The Fellowship seeks to build a cohort reflecting many, diverse Jewish practices. We encourage people of all Jewish backgrounds to apply. Prior knowledge of Hebrew or Jewish texts is not required or expected and the program will be stimulating regardless of one’s textual experience. Food served at programs will be vegetarian and further specified in respect of the needs of the group, including needs related to allergens, kosher certification, etc.

Our Justice Fellows are typically in their mid-20’s or 30s, but we welcome all applicants in their early and mid-career stages.  If you’re not sure whether you should apply to the Fellowship–we bet you’d be a great candidate! Feel free to reach out if you have any questions.

Can you tell me more about the Jewish Learning Opportunity (JLO)?

Throughout the Justice Fellowship, participants take on a leadership role at the intersection of social justice and Jewishness, either building off of existing work or starting a new initiative. Past JLOs have included using the counting of the Omer to live a zero-waste lifestyle, a family book club in partnership with the JCC of Kansas City that allows parents to be in dialogue about injustice with their children, hosting a panel of Chicago Jewish organizers  during Jewish Currents magazine’s fall release party, and facilitating a group dialogue about we can better align our money usage to our personal values. They have been featured in the New York Times, The Rachel Ray Show, The Forward, The Kansas City Jewish Chronicle, and more.

How much does the Fellowship cost? Should I apply if my job can’t cover the cost?

Thanks to the generosity of several funders, the tuition needed for Fellows to participate in the program is subsidized. As an economic justice organization, we are also committed to offering a sliding scale model, with a scale that is based either on the Fellow’s organization’s budget or on the Fellow’s own salary/income (depending on whether the Fellow or the Fellow’s employer is paying). Since the Avodah Justice Fellowship is both a professional and personal development program, we encourage employers, when relevant, to cover all or at least part of the tuition. We can provide additional documentation to help secure professional development time or funding from one’s organization if needed. We do our best to ensure that no accepted candidates are prevented from attending due to financial reasons, including those who engage with social justice work on a personal rather than professional level.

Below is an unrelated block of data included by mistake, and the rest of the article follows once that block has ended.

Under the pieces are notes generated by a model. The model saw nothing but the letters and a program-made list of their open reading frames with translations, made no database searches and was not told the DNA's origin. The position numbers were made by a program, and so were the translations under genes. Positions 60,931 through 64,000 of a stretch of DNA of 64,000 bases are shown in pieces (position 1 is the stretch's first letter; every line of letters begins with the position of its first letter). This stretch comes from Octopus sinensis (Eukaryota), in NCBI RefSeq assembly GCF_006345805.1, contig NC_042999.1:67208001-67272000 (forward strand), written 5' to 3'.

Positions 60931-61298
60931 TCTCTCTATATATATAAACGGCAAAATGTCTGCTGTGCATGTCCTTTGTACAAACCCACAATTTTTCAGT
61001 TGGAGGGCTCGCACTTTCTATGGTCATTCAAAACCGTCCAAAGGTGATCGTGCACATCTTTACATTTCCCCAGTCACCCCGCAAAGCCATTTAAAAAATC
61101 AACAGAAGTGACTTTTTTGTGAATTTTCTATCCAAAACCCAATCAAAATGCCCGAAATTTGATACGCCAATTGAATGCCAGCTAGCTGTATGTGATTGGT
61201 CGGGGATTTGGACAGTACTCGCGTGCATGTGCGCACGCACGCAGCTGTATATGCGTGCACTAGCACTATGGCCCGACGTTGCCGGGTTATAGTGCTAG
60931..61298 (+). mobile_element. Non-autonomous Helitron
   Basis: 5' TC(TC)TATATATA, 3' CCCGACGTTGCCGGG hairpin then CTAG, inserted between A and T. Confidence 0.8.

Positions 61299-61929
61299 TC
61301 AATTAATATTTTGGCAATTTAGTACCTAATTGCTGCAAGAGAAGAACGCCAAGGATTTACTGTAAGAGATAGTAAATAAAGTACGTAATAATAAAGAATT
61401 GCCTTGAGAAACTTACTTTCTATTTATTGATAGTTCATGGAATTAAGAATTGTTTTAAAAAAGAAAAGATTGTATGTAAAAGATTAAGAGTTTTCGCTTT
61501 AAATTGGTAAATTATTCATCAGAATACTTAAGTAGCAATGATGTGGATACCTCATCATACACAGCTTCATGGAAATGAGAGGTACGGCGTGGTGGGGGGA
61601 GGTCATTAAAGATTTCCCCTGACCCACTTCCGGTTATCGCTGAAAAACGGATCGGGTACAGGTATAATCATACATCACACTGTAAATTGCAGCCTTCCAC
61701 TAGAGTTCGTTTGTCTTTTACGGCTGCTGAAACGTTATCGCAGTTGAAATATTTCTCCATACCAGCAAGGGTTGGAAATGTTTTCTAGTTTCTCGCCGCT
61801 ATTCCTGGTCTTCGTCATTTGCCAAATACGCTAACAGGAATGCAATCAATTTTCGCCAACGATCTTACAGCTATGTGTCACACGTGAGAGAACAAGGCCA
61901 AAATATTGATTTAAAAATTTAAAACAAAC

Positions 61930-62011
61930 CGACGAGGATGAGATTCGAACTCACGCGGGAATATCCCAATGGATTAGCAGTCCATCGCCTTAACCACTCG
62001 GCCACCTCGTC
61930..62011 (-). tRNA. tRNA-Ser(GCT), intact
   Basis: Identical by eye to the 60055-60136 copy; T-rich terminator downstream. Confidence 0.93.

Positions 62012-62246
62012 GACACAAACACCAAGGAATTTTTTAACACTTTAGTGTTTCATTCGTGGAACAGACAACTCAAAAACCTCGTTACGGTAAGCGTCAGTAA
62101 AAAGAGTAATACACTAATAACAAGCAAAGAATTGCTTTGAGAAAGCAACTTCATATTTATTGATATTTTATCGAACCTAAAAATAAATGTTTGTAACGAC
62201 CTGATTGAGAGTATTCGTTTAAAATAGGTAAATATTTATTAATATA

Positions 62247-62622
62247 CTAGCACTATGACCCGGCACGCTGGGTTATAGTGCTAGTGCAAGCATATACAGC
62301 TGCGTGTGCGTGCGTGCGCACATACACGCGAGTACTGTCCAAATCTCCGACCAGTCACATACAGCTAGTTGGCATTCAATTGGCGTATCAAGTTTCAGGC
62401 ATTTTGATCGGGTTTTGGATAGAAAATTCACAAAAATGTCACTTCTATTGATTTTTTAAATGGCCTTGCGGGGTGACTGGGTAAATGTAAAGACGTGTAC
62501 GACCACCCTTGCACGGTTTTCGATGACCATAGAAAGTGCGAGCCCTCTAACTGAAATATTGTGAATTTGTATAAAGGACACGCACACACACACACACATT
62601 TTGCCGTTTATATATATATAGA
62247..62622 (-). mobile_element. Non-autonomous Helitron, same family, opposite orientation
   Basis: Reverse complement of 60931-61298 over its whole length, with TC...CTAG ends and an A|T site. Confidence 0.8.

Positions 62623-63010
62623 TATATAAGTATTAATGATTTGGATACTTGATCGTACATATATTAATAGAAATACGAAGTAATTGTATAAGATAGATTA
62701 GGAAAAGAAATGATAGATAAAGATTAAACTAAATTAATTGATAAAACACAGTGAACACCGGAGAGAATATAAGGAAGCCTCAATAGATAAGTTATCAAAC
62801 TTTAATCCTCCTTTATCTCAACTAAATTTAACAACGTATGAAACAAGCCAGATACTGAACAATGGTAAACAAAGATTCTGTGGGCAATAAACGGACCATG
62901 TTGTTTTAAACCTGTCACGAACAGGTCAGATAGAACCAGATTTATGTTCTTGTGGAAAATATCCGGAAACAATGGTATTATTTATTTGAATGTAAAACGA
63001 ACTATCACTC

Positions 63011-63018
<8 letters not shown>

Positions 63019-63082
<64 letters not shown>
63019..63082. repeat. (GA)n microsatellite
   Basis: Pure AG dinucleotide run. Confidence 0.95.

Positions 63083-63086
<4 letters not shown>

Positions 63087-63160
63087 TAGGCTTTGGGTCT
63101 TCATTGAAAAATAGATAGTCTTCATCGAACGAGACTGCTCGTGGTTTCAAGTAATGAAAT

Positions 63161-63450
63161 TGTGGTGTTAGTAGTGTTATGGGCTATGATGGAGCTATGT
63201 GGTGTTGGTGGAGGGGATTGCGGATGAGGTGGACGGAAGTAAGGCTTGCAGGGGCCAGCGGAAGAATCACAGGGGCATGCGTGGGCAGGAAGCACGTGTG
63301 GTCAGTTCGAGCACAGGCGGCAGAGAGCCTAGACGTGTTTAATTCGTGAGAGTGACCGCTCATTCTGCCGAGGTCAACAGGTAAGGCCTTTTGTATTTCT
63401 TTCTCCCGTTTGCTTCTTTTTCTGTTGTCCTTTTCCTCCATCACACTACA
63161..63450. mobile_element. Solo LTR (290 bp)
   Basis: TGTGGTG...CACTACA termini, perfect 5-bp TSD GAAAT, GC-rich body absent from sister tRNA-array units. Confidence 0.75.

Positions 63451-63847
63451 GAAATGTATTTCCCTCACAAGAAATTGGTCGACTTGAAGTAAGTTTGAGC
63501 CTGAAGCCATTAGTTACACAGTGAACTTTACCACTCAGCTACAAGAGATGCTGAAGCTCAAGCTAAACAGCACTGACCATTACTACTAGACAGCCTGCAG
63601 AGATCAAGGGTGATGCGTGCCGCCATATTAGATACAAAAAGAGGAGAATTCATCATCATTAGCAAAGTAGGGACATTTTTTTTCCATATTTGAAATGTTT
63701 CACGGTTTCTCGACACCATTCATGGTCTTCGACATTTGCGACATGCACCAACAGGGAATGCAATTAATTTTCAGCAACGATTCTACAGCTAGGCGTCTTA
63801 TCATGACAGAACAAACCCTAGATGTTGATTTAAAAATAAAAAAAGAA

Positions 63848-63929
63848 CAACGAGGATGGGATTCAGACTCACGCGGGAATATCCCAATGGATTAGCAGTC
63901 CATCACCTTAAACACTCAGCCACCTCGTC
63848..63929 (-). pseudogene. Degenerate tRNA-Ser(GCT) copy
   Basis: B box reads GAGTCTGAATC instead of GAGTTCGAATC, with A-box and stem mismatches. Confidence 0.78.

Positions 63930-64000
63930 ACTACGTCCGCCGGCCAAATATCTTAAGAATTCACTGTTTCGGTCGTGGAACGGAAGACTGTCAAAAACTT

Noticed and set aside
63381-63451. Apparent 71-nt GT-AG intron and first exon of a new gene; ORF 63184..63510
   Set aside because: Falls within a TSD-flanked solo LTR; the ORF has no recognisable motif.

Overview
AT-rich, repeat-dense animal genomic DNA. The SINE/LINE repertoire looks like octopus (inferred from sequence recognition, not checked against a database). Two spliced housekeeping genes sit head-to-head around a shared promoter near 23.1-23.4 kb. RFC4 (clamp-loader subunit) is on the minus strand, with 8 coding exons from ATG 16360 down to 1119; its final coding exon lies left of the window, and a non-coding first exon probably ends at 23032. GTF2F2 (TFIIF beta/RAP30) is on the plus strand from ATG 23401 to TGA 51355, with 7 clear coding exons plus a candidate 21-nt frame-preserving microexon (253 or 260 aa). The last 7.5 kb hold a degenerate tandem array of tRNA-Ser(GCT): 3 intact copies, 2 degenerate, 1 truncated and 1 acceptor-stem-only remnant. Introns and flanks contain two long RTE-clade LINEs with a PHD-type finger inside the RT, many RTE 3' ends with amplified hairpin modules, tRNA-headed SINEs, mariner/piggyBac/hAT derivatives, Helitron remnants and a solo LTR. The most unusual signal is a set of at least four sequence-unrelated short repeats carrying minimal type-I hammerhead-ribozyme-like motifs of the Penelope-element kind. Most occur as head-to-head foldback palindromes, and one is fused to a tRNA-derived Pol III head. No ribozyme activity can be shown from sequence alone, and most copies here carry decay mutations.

Can you say more about how you define domestic social and economic justice work? I don’t work at a non-profit or with a social service, but I’m interested in this program.

We define social and economic justice work as addressing a wide range of pressing local and domestic issues. This includes: professionals who provide services to low-income individuals or groups of people, who help organize communities to fight for systemic change, who serve at government offices helping constituents in need, who work as a teacher or librarian in low-income or marginalized community, who work at a health clinic; who work on food or environmental justice related issues, who help people make their workplace better, and many more types of work. If this doesn’t sound like your day job, but you are personally involved in justice issues (through activism, organizing, art, sustained volunteer work, serving as a lay leader, etc.) your work can also be defined as justice work – and this still doesn’t cover all the types of social justice work that might qualify you.

Are Jewish Service Corps alumni eligible to be participants?

Service Corps alumni are now eligible for the Justice Fellowship! We recommend that Service Corps alumni wait 2-3 years after the completion of their service year before applying to the Fellowship. However, this is merely a recommendation and if you would like to discuss your particular case, you can reach out to our team at . Please note that there likely will be some programmatic overlap between the two programs!

Will the Justice Fellowship be returning to New York?

The Justice Fellowship is New York City is officially back! Apply now to be part of the first returning cohort since 2020.

How will Covid-19 affect the Justice Fellowship?

The Justice Fellowship will be in-person for the 2023-2024 program year as local ordinances allow. The FDA recently approved a new booster vaccine. All Fellows must have the new booster two weeks before the start of the Fellowship. You can review our protocols for the Fellowship here. Please feel free to reach out to our team at to learn more or discuss any concerns.

Still have questions?

Our Recruitment team is here to help you through the application process and will be available every step of the way, from start to finish. We know that everyone’s background and needs are different, and we’re here to answer any questions you may have.